Perhaps this subject is worthy of a “” voter survey like the one done a month ago on the subject of public housing where well over 300 cast votes.

    With those numerical results, and these written comments taken into consideration, then our Prince can better decide how best his site and blog continues.

    By the way, if there’s room for it, might it be possible to caption more than just the last five commentators on the left column ?

    Reformed Somali Pirate “Tantum Eruditi Sunt Liberi”

  • I say yes to both registration and flagging. One can still retain their anonymity even if forced to register, and open debate is not squelched. There have been an alarming and disheartening number of racist, sexist, homophobic, hateful “anonymous” comments recently, to the point that makes me less inclined to follow this site, which up until now has been one of my favorites.

  • Registration is getting a bum rap. The vast majority of people commenting this morning have done so with a blog handle; many of which I recognize and look forward to hearing from in the future. It takes a minute at MOST to set up a handle that grants as much or as little anonymity as the user desires.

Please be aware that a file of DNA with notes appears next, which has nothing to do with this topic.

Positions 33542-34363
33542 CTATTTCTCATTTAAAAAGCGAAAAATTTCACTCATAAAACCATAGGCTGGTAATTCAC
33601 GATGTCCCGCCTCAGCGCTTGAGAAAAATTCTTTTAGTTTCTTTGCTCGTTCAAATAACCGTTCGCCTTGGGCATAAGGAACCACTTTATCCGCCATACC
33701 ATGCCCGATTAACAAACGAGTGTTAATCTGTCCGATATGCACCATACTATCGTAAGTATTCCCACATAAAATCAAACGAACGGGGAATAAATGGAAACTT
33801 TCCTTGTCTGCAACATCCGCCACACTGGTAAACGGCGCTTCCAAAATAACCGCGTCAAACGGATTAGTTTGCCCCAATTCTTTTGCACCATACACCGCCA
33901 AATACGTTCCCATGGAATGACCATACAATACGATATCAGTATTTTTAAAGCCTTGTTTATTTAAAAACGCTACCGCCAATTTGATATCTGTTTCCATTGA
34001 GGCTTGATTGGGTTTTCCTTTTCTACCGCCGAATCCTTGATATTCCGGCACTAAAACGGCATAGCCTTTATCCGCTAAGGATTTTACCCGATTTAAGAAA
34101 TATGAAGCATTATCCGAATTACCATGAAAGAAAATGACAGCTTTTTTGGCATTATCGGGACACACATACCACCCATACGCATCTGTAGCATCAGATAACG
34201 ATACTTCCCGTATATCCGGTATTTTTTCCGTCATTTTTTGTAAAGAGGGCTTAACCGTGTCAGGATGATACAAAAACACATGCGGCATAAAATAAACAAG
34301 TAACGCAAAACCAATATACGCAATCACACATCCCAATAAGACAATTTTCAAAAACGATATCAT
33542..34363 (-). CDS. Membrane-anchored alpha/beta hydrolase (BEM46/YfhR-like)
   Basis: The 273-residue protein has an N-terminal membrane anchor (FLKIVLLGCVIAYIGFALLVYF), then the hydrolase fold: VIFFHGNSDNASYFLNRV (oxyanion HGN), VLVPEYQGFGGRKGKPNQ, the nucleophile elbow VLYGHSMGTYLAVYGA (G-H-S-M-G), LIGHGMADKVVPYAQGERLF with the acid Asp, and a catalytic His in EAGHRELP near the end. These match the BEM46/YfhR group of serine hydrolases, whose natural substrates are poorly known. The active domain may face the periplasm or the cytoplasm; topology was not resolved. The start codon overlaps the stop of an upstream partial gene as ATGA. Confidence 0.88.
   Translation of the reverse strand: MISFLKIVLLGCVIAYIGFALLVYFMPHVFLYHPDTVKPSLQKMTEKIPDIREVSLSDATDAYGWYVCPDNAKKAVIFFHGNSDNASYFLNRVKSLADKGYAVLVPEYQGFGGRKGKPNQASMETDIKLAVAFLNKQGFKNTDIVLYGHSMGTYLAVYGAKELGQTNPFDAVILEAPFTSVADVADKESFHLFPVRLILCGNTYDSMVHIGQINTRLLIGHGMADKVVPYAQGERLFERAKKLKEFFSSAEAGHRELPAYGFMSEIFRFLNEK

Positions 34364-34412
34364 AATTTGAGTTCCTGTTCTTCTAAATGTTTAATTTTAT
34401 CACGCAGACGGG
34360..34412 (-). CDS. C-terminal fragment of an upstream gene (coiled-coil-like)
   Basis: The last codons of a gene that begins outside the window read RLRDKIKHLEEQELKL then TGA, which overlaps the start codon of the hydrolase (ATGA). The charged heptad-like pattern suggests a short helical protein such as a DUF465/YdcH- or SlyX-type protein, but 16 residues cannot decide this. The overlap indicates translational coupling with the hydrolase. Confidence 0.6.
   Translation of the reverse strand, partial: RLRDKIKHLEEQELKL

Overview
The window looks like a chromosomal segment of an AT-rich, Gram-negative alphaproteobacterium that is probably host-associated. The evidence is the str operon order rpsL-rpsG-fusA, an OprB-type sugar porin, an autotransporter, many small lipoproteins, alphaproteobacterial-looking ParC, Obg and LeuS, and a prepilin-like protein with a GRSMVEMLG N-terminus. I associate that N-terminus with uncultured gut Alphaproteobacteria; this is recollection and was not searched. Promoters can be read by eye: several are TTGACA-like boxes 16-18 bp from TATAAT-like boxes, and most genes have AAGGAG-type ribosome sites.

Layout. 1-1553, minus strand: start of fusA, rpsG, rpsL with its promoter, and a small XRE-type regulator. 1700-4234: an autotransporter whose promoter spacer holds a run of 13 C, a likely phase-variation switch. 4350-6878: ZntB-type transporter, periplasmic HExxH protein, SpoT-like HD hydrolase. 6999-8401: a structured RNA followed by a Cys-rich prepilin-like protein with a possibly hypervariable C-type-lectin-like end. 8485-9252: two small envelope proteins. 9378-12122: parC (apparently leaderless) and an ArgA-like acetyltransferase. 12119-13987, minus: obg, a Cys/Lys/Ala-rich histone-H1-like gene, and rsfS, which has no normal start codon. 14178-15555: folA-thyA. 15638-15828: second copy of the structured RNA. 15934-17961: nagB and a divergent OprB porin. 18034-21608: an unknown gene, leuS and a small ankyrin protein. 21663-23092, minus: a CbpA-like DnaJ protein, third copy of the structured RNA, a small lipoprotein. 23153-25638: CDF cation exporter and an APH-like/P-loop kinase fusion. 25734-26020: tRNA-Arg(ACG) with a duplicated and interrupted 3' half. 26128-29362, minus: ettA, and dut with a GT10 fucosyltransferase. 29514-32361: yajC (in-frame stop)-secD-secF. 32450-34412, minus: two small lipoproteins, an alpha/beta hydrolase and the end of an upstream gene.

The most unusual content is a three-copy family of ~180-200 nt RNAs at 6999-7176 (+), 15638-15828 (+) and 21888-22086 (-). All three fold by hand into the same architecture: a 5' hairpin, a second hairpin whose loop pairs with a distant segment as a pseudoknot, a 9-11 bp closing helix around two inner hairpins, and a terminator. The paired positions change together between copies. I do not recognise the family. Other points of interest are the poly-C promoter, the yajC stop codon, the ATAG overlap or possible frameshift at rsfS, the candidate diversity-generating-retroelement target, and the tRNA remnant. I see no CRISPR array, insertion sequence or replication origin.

If someone wants to sound off on a neighborhood blog they should have to stand up to the feedback, positive & negative, that their comments provoke from the bloggerazzi. As for all the password naysayers, the ‘remember me’ function has been remembering my handle without fail since I started commenting on PoP 2 years ago.

    I think a strategy which incorporates the best recommendations from today is the way to go; registered handles posted first, anonymous after a moderate moderation delay, and ‘like/dislike’ functions to give it a round feel of democratic responsibility. What say you, anonymice?